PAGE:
Now when you look at the evolution of the semiconductor fabrication industry you see the same scenario playing out. Whereas the U.S. used to be the manufacturing leader in this space it is now a minor player.

At the same time our reliance on computer chip technology is more pervasive than ever before. We simply can’t function without semiconductors.

As such we can no longer afford to have a single point of failure in semiconductor fabrication.

The Semiconductor Fabrication Problem

According to, Taiwan is the largest semiconductor producing country making up 66% of the global market. Within Taiwan TSMC and UMC are the largest companies. Korea is next at 17%, followed by China at 8%, and the rest of the world is at 9%.

Those statistics say it all. The overwhelming reliance on a single country, or even two countries, constitutes a single point of failure. The global pandemic proved that this single point of failure is real.

As a result countries like the U.S., Japan, and Europe are now committing large amounts of money to establish localized, domestic semiconductor manufacturing facilities within their respective countries.

The Challenges

The necessity of establishing domestic semiconductor fabrication capabilities is essential. But it won’t be easy. There are a number of challenges that will need to be addressed to ensure that these localized factories provide meaningful levels of production, and not just nominal output.

Some of these challenges will be:

  • Access to intellectual property and technology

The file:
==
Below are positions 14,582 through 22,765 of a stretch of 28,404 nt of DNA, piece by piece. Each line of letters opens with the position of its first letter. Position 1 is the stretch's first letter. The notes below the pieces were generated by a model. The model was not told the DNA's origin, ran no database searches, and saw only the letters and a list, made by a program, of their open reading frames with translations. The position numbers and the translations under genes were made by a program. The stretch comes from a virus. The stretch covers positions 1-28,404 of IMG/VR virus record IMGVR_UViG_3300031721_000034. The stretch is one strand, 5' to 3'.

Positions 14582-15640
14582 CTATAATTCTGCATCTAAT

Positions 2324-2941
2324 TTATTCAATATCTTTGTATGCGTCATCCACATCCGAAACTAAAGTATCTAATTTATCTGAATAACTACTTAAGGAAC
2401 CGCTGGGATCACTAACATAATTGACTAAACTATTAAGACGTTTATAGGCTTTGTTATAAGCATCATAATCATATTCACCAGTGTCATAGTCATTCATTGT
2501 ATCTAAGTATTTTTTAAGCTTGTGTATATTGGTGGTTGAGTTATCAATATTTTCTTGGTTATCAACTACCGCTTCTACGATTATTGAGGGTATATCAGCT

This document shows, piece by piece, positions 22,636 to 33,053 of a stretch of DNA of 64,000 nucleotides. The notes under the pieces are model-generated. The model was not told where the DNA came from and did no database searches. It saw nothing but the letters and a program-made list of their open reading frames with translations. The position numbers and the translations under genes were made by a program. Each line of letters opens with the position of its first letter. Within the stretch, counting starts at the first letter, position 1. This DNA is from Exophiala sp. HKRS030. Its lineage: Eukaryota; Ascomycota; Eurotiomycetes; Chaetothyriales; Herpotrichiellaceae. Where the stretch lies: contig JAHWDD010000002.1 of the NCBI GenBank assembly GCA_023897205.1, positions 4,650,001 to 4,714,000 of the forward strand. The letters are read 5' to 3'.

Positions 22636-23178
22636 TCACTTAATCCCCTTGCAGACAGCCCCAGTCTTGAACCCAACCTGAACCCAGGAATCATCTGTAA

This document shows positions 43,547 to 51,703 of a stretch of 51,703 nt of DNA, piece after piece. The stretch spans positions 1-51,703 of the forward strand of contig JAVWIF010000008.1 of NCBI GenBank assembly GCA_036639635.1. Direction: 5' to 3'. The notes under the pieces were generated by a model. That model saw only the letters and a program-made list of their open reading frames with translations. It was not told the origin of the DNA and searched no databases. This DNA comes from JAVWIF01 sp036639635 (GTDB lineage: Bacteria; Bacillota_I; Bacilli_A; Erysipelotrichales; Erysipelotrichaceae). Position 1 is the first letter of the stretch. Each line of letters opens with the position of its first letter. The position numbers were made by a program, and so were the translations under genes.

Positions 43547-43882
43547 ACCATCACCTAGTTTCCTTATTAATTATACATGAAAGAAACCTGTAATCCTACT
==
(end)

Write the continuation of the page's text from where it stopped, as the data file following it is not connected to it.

• Availability of talent, skills and expertise
  • Employee training and development
  • Money for capital investment and operating expenses
  • Industry specific equipment availability
  • Incorporating a digitally enabled operation and Digital Supply Chain
  • Cost effectiveness and competitiveness
  • Standards development and adherence
  • Quality performance and reliability
  • Localized, robust and resilient Supply Chain creation

Perhaps one of the most significant challenges will be maintaining healthy and sustainable relationships with the current sources of semiconductors while countries are developing a domestic manufacturing capability.

This is critical because the demand for semiconductors will continue to grow indefinitely. Any localized, domestic production will be hard pressed just to handle demand increases let alone displacing the sourcing of existing supply levels.


The result of all of the efforts to address the problem of the single point of failure of semiconductor fabrication will not be to just localize supply. The result will be that countries will have more than one source of supply, potentially.

Atleast they will have a fallback capability and reduce some reliance on Taiwan, Korea, and China in particular. The Taiwanese and Koreans are so far advanced with their investments, intellectual property, talent, and R&D that it will practically take a long time for any other country to catch up. Further Taiwan and Korea will be in the lead in providing state of the art output for a long time to come.

But doing nothing is not an option for the major economic powers of the world. The U.S. and Europe need to take the steps necessary to establish domestic semiconductor fabrication capabilities to augment, but not replace, the current sources of supply.

Originally published on August 9, 2022.